Private Capital Monitor 26/01
30th January 2024
WORTH A READ
It seems the weather reflected sentiment at this year’s IPEM private markets conference. With attendees experiencing both sun and cloud in Cannes, Private Equity News details how executives expressed optimism for deal recovery while simultaneously showing concern about the challenging fundraising environment.
BlackRock’s $12.5bn deal for Global Infrastructure Partners highlights challenges for publicly traded capital managers acquiring private equity firms, as tensions between fund investors, public shareholders, and employees arise. While founders benefit, mid-level executives face potential downsides, and aligning stakeholder interests remains complex due to demands for specific profit margins and steady management fees in an increasingly institutionalised private equity landscape.
Valuation disagreements are persisting with private equity firms struggling with portfolio company exits. Ares Management’s Stephane Etroy highlighted the existence and the scale of bid/ask spreads at the IPEM private markets conference, which he says has led to a wait-and-see approach. However, some can’t afford to wait as long as others.
After another record low year in the IPO market, startups are turning to alternative sources of liquidity. TechCrunch’s Alex Wilhelm and Anna Heim report that they expect to see companies, some of which may be unicorns, resort to private equity as a viable path to an exit in 2024.
WSJ Pro Private Equity’s Luis Garcia reports that some private equity firms are sticking with their natural gas investments despite the worldwide narrative around the shift to clean energy. Jason Downie, co-founder and managing partner at Tailwater Capital, tells Garcia that he and other firms have “made a fundamental bet that natural-gas demand will be around for a lot longer than most people expect.”
Large private equity firms have taken on new terrain, most recently investing in life insurers and taking advantage of their balance sheets which serve as a new source of funding. Despite the apparent strategy, The Economist warns that these investments bring risks to both firms and taxpayers.
WALL OF MONEY
Blackstone’s CFO, Michael Chae, announced on Thursday that the company is nearing the fundraising for its next set of strategies. This includes the imminent launch of a $10 billion opportunistic credit fund, aligning with other major investors capitalising on credit market dislocations.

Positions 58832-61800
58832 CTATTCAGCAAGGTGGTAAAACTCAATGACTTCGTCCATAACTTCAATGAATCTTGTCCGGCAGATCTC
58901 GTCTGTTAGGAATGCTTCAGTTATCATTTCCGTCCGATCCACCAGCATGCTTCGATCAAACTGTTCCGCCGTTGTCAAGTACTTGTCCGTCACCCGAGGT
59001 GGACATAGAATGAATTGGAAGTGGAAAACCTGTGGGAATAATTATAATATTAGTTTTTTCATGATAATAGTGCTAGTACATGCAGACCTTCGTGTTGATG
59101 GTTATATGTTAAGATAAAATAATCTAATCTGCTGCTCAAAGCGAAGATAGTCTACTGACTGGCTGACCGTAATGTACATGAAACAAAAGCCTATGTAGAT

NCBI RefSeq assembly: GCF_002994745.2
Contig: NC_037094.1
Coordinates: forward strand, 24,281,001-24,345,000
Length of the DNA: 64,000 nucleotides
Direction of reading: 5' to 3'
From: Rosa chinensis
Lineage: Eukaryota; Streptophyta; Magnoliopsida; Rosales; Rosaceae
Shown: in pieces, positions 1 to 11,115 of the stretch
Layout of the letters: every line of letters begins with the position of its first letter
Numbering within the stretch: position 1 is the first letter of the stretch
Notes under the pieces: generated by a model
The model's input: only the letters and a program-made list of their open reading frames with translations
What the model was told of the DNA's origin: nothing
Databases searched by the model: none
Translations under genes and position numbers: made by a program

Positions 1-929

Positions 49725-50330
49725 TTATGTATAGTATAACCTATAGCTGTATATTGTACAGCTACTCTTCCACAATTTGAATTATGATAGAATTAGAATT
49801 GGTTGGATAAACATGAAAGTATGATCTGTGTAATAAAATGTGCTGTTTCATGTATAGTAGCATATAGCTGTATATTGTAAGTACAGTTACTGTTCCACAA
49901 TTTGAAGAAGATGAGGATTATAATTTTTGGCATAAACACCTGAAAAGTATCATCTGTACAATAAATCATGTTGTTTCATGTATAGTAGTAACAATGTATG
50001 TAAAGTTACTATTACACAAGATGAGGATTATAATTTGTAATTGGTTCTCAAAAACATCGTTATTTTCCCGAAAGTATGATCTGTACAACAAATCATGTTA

MEIF7 closed in December 2023, two years after launching with a €7 billion-€8 billion target. Adam Lygoe, head of Institutional and International Wealth Distribution, sees more LP ‘allocations continuing to come online in the infra space’. The fund was supported by 24 new LPs.
The company, which is building a hydrogen-powered steel plant in northern Sweden, has now raised €6.5bn in debt and equity financing.
|Apollo Global Management
|Beauty & skincare
|Serbia, Bosnia-Herzegovina & Montenegro
|Beauty & skincare
|Nov Santé Actions Non Cotées fund (Eurazeo)
|Blackstone Real Estate Partners
|Arcline Investment Management
|Aerospace defence technology
|The inherent group (Keensight)
|IT & connectivity
|Telecom Italia fixed line network
MEDIA OF THE WEEK
During his battle with terminal lung cancer, Renowned private markets investor, Peter Cowley, has written a book about the tragedies he’s faced during his life.
MOVERS AND SHAKERS
- RJ David has left Carlyle to join rival private equity group Broad Sky Partners, which focuses its investments on middle market business services and consumer services companies.
- Antares Capital has hired Jack Snyder to lead the asset manager’s launch of its private wealth business. Snyder, who previously worked at First Eagle, will sit as the head of US wealth distribution.
- European VC Cherry Ventures has promoted Dinika Mahtani to be its first London-based partner.
- Siris announced the promotion of Stephen Catera, formerly a managing director at the firm, to partner.
FROM THE HORSE’S MOUTH
“Some sales are impossible to do, some exits are taking longer than expected. Our expectation is that it’s just jet lag of six to nine months, and so 2024 should show a strong recovery in this aspect.” – Christophe Bavière, Eurazeo co-chief executive.
“There’s a bid/ask spread, and people just wait for better days… If they can wait, why would you want to put your average company up for sale right now?” – Stephane Etroy, Head of European private equity at Ares.
“In the long run, no matter how good or successful you are or how clever or crafty, your business and its future are in the hands of the people you hire.” – Akio Morita, Japanese businessman and co-founder of Sony, born on this day 1921.